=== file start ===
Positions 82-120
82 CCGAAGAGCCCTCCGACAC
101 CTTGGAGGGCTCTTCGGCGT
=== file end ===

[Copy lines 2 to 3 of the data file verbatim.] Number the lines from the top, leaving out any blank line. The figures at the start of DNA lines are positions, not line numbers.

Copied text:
82 CCGAAGAGCCCTCCGACAC
101 CTTGGAGGGCTCTTCGGCGT